Home5G5G, MEC technologies currently enabling innovative ITS solutions: Telus

5G, MEC technologies currently enabling innovative ITS solutions: Telus



According to Canadian operator Telus, current intelligent transportation systems (ITS) are on the verge of significant transformation as advanced network technologies, such as 5G and Multi-Access Edge Computing (MEC), are enabling solutions in ways never thought of until now.

“Instead of managing independent siloed systems, transport authorities are now embracing a cohesive infrastructure strategy and integrated systems, reducing their Total Cost of Ownership (TCO) and creating operational improvements that outweigh the cost. Adaptive traffic signals, transit signal priority, and electronic information signs are just some of the advancements we have been observing in the Intelligent Transport Systems (ITS) space. However, with the ongoing rollout of 5G and edge computing technologies, we can expect to see advanced use cases and a collaborative ecosystem where agencies, telcos, and other businesses come together to drive progress in ITS,” Telus said in written comments to Enterprise IoT Insights.

Telus noted that for multi-modal transportation analysis, the AI-enabled cameras detect and process traffic data dynamically at the edge and provide input to traffic signal controllers at intersections. “This drives a myriad of use cases to optimize traffic flow and assess safety in the moment. In the future, the cameras can be retrofitted with 5G antennas to provide 5G based vehicle-to-everything (V2X) connectivity, enabling high throughput, high reliability, low latency, and accurate position based use cases,” Telus said.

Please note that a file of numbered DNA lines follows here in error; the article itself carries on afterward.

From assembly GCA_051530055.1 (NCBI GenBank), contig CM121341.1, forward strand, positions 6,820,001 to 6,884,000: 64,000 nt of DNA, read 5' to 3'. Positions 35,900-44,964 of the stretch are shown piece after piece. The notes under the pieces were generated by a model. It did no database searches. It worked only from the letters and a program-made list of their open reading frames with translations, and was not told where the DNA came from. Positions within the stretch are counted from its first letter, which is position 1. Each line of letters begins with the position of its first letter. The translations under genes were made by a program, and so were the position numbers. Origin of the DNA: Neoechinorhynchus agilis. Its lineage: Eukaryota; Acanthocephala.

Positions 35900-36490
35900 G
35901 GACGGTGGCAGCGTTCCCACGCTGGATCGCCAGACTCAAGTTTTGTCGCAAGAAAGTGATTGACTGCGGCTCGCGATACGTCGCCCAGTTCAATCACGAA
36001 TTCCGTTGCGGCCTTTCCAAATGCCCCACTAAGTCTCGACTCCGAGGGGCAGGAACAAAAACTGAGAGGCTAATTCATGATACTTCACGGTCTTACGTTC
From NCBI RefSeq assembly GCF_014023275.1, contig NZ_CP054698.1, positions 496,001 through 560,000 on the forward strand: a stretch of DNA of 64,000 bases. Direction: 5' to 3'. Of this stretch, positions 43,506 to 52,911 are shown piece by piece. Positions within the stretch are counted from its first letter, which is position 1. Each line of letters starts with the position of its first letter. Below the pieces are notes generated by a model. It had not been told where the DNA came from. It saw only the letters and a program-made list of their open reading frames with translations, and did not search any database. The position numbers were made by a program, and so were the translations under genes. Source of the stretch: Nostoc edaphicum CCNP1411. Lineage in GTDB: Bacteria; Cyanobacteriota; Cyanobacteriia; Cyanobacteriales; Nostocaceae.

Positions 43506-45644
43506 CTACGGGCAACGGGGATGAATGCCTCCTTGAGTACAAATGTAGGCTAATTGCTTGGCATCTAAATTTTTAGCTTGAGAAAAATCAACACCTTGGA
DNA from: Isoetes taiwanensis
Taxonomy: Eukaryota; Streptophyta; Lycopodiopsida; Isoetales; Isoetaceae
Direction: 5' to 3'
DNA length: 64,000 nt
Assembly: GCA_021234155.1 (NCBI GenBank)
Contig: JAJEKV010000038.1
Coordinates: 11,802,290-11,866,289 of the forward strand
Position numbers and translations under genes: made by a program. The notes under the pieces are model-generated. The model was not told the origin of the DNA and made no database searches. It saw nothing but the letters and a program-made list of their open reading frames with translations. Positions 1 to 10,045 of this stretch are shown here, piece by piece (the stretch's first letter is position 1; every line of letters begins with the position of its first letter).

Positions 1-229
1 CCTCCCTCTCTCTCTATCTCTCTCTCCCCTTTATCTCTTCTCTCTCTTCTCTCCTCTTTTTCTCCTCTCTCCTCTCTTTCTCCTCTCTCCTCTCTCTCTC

The carrier also said that ITS technologies connect siloed systems in road transportation networks and facilitate seamless flow of information between different entities, creating value for everyone involved from operators to citizens. This interconnected system has led to the production of a high volume of data and is being stated as IoT in ITS. “Availability of such extensive data has resulted in the use of Artificial Intelligence as a tool to model, analyze, and predict different traffic issues and solve them before they occur. When coupled with 5G wireless communications networks, these technologies support high bandwidth applications at low latency, facilitating use cases that were not previously technically or economically viable.”

Intersections in any city are considered a foundational component to achieve traffic efficiency and to improve safety, according to Telus. “Vehicle detection at signalized intersections helps understand the traffic demand and signal performance. This has been implemented traditionally for decades in many different ways with limited accuracy. However, with advancements in smart camera technology, AI-enabled video-based detection has emerged as an accurate and cost-effective method to not just detect multimodal traffic, but also support safety measures which leverage video data to proactively identify potential issues.”

“Moving beyond vehicle detection are complex use cases of Advanced Traffic management that encapsulate adaptive Signal timing based on real-time traffic conditions, integration with connected vehicles, inter-agency data sharing and centralized platforms to manage the entire mobility ecosystem. The major challenge to achieving such an integrated offering is the lack of industry standards for ITS architecture. Most countries however are working actively to solve this challenge,” Telus added.

The Canadian company also said that advanced wireless communication, and specifically 5G, will enable a truly Intelligent Transportation System in the future by unleashing the potential of connected and autonomous vehicles because of 5G’s capability to deliver unprecedented quality of service, including low latency, enhanced broadband access and ubiquitous connectivity.5G-based Vehicle-to-Everything (V2X) communications are estimated to reduce non-impaired crashes, including crashes at intersections or while changing lanes; improve traffic flow; and bring infrastructure cost savings,” Telus added.

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